Graphe (Written characters)
Grathma (A Letter/Document Record)
Many years before the invention of pens and keyboards, writers in antiquity found a variety of ways of communicating with each other through different forms of pictorial and written text. Writing, in fact, goes back some 5,000 years to the ancient Middle East, where individuals sought to communicate with each other through trading activities and cultural exchanges. Invading armies often imposed their systems of communication upon conquered nations. People sometimes communicated through wall paintings or clay tablets such as cuneiform, which represents one of the earliest systems of writing invented by the Sumerians. Forms of communication developed through the centuries when alphabets were produced and written texts then became normalized. The Bible itself is a written or inscribed text and is the product of human writers, being at the same time, the inspired word of God.
Derivatives of the Greek noun graphe occur in the Septuagint (LXX) and many of the texts where these words are included underpin the authority of the word of God. For example, in Exodus chapter 24 verse 4, Moses formally inscribes the terms of the covenant with God in a written text. The Ten Commandments are referred to in Exodus chapter 31 verse 18 as ‘two tables of testimony, tables of stone, written with the finger of God’. Isaiah also inscribes the word of God on a large scroll as he is instructed, to ‘write in it with a man’s pen’, Isa. 8. 1. The word is again used to describe what is inscribed on Belshazzar’s wall relating to the imminent demise of the Babylonian kingdom, Dan. 5. 5. This can be compared to the finger of God in both Exodus chapter 8 verse 19 and as indicated above.
In the New Testament, graphe occurs at least fifty times and refers to written characters, or essentially the art of writing. It is almost exclusively used, though, by New Testament writers to define the Bible as the sacred writings or scripture, thus confirming the canonical text of both Testaments. In His dispute with the chief priests and the Pharisees in Matthew chapter 21 verse 42, our Lord uses Psalm 118 verses 22 and 23 in support of His argument. He describes this text as ‘the scriptures’, which denotes a certain part of the sacred text. Similarly, in Luke chapter 4 verse 21, when He hands back the scroll of Isaiah to the synagogue attendant, He makes it clear that this text is ‘graphe’, that is, part of scripture. This statement is important because it not only confirms the opening words of Jesus’ public ministry, but firmly roots it as an eschatological event in the fulfilment of scripture or, as Marshall comments, ‘It refers primarily to the actual day on which Jesus spoke as being the day when prophecy began to be fulfilled (cf. 2. 11), but this original “today” has become part of the era of fulfilment, the “year of the Lord’s favour” which has now come and remains present (2 Cor. 6. 2). Hence this “today” does not refer only to the past, so that salvation belongs to the past and not to the present’.1 According to the Lord, these scriptures (graphe) bear witness of Him, John 5. 39, and also confirm that those who exercise faith in Him will receive the gift of the Holy Spirit, 7. 38, 39. Here, in this immediate context, it is the whole of scripture that is being emphasized as graphe.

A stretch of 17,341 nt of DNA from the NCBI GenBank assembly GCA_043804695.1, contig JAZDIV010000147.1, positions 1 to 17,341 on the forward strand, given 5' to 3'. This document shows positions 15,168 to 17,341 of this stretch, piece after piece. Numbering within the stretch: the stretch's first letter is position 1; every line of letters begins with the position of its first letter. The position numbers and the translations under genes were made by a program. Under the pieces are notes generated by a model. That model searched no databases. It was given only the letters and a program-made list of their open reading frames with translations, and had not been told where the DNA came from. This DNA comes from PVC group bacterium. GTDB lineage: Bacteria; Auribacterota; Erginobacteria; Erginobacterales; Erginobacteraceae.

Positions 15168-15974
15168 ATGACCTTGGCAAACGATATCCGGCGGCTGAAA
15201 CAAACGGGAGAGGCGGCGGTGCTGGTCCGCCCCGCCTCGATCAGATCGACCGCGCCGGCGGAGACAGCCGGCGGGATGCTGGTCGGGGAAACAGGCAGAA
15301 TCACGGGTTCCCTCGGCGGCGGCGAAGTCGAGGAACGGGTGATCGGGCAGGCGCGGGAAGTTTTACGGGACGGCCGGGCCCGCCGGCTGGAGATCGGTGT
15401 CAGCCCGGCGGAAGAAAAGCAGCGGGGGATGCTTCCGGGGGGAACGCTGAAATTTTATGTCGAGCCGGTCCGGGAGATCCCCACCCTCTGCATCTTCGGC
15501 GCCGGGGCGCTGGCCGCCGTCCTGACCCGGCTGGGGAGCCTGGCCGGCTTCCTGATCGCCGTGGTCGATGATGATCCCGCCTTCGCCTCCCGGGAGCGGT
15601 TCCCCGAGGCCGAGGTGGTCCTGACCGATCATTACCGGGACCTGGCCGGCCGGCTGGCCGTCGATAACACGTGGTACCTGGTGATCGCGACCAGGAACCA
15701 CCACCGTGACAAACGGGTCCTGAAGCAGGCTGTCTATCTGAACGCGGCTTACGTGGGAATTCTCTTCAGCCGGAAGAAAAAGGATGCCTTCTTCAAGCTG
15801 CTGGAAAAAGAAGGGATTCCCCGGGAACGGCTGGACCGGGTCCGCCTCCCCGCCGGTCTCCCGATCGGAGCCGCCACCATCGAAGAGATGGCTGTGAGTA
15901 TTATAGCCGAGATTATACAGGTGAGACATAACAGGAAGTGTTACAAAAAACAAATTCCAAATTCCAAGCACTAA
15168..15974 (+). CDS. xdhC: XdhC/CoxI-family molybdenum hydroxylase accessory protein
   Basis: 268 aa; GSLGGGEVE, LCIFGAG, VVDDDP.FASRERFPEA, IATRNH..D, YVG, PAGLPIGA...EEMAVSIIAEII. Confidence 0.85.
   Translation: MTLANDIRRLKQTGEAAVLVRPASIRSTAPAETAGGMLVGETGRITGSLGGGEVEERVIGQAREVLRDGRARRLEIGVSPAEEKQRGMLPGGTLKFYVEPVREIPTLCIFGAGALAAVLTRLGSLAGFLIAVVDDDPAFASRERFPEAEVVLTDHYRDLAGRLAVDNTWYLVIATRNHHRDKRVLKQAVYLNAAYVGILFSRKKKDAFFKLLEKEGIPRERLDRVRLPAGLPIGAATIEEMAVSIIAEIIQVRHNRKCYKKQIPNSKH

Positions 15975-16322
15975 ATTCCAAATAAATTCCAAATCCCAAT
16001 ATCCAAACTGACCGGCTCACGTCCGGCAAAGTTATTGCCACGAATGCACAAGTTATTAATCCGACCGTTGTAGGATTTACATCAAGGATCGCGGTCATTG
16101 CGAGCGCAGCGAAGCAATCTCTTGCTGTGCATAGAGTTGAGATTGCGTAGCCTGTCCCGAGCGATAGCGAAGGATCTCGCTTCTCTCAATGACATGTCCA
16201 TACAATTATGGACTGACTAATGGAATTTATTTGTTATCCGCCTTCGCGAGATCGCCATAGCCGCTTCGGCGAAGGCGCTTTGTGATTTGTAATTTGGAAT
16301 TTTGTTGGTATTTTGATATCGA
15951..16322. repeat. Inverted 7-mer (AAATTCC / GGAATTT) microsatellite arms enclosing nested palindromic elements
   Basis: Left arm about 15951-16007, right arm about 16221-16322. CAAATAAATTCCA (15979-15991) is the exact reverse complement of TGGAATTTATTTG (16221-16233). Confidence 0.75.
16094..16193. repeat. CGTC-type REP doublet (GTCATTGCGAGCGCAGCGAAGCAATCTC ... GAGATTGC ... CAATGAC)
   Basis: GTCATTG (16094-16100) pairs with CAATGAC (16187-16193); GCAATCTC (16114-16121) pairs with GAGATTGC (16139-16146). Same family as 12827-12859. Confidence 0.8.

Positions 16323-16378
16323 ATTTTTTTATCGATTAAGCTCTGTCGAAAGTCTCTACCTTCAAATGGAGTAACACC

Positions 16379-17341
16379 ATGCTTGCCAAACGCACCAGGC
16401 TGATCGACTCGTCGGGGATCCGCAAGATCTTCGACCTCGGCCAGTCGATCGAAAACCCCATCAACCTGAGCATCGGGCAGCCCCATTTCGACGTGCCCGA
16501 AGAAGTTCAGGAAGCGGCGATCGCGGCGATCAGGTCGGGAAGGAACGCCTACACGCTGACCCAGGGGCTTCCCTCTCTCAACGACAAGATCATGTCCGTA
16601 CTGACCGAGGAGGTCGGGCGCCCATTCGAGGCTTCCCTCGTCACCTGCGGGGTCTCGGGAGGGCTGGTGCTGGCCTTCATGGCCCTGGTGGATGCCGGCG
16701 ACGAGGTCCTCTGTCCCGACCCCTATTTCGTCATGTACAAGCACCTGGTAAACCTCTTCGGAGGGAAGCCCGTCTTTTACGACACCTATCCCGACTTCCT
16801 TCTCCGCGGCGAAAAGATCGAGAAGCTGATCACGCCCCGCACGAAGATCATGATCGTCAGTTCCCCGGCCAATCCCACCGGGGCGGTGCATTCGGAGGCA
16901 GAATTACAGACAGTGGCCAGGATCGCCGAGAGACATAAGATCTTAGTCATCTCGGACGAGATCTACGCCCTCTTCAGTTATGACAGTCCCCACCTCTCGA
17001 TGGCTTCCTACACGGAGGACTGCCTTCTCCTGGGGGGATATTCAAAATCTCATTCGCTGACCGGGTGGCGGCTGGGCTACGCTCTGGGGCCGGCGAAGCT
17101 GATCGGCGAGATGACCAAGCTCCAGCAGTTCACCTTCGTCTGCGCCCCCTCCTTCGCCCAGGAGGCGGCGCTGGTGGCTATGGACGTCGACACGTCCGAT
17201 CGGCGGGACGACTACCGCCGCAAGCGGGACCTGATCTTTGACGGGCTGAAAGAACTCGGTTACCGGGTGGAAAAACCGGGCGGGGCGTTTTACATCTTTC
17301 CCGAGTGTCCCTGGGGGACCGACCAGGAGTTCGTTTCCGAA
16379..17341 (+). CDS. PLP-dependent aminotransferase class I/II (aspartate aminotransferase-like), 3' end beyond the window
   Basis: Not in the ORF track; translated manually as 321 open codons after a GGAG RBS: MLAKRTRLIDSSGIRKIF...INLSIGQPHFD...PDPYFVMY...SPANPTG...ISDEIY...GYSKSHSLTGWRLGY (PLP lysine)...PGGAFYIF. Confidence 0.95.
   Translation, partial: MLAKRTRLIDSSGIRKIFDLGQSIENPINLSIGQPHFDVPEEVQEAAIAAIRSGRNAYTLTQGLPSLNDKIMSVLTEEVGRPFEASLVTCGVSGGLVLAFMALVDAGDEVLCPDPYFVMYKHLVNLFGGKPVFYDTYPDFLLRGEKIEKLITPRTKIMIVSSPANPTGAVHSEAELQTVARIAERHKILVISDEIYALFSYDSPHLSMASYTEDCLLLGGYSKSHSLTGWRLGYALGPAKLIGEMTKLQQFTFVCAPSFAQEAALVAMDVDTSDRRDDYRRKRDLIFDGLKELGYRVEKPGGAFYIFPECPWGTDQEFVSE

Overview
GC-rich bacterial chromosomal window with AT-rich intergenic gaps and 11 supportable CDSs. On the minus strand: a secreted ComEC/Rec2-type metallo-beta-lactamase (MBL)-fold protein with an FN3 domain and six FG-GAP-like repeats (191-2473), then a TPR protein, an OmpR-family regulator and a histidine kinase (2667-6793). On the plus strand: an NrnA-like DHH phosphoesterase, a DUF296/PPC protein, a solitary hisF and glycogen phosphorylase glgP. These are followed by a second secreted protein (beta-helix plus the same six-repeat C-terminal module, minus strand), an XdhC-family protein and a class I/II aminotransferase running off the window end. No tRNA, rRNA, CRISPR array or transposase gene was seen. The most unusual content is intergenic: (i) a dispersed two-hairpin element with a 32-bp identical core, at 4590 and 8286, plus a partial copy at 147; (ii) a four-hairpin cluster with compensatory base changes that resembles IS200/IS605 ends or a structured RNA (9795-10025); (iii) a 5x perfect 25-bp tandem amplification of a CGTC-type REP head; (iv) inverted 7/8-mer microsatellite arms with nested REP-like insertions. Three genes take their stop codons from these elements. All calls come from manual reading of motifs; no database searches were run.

The Apostle Paul also confirms the reliance that he places on the Old Testament as revealing through the prophetic word, the ‘gospel of God’. This source he identifies as being ‘the holy scriptures’, Rom. 1. 2. Similarly, in 1 Corinthians chapter 15 verses 3 and 4, he shows why the scriptures are to be regarded as uniquely authoritative. This sense is taken up by other New Testament writers, such as James, who applies an Old Testament text, Lev. 19. 18, to an everyday situation and describes the text as ‘the scripture’, Jas. 2. 8. Peter also makes reference to the word when he draws down on it in support of his argument in 1 Peter chapter 2 verse 6. The expression he uses, ‘For it stands in scripture’ ESV, is used intransitively to mean ‘it is contained’ or ‘it is written’, and this settles any argument as far as he is concerned.
In passing, we should note that the term scripture does not just apply to the Old Testament. Peter makes it quite clear that the writings of the Apostle Paul are also to be regarded as authoritative, as with ‘other scriptures’, 2 Pet. 3. 16.
In summary, then, the use of the word graphe highlights just how much importance God places on His written word, the scriptures. Whatever our circumstances in life, may our constant watchword be, ‘what saith the scripture?’, Rom. 4. 3.
I. Howard Marshall, The Gospel of Luke (The New International Greek Testament Commentary), William B Eerdmans Publishing Co.
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